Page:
County officials engaged in an discussion on how to incorporate environmental justice concerns into land use planning processes on August 17 at the 2017 MACo Summer Conference.
The panel “Environmental Justice and County Land Use: Finding the Win-Win Scenario” featured two members of the Maryland Commission on Environmental Justice and Sustainable Communities who discussed a wide range of issues and challenges surrounding environmental justice and county land use: (1) Maryland Environmental Health Network Public Policy and Advocacy Manager Rebecca Rehr; and (2) Friends of Gwynns Falls/Leakin Park Vice President Dick Fairbanks.
The panelists discussed how to handle the sometimes adversarial stance taken by different stakeholders during discussions on environmental justice issues, how to incorporate environmental justice issues into areas with existing or historical land development patterns, handling the political realities posed by environmental justice, and dealing with extreme positions taken by stakeholders.
Both Rehr and Fairbanks stressed the importance of consulting with affected communities and the need for environmental justice advocates to engage with counties during the planning and zoning processes rather than simply introducing legislation at the state level. Rehr noted that the use of geographic information services (GIS) data makes it much easier for counties to identify and respond to environmental justice concerns related to specific projects.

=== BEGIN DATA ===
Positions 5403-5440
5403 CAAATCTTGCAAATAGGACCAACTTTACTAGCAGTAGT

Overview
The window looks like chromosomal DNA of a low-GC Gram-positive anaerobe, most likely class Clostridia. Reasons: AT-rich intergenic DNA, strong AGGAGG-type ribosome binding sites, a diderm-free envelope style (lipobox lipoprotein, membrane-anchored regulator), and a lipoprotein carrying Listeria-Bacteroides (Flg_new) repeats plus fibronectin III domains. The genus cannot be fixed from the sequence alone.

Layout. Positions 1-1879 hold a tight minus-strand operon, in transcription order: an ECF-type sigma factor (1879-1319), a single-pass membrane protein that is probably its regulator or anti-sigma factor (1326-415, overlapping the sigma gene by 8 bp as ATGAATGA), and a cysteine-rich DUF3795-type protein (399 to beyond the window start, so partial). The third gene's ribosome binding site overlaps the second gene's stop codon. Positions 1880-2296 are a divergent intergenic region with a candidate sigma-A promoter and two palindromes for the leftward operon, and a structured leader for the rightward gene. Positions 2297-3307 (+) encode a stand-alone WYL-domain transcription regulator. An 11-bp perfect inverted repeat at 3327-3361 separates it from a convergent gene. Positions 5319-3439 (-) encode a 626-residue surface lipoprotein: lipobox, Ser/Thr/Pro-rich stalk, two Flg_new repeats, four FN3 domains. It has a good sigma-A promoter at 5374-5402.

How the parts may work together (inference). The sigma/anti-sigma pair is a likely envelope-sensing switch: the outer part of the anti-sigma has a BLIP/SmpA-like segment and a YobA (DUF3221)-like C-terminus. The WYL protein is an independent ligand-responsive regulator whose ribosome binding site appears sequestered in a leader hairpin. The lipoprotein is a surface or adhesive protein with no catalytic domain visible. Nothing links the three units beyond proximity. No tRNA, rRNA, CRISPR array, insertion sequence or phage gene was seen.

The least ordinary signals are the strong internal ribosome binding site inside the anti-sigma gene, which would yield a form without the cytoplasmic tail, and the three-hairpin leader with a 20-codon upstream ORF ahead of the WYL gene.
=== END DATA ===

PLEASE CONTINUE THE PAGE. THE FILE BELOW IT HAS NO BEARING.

Audience members questioned where the line was between genuine community concerns related to health versus a “not in my backyard” mentality. Fairbanks stated that the Commission was an advisory body and typically only considers cases that have provable health impacts as opposed to potential NIMBY situations.
Maryland Association of County Planning Officials President and Anne Arundel County Planning and Zoning Officer Philip Hager moderated the panel.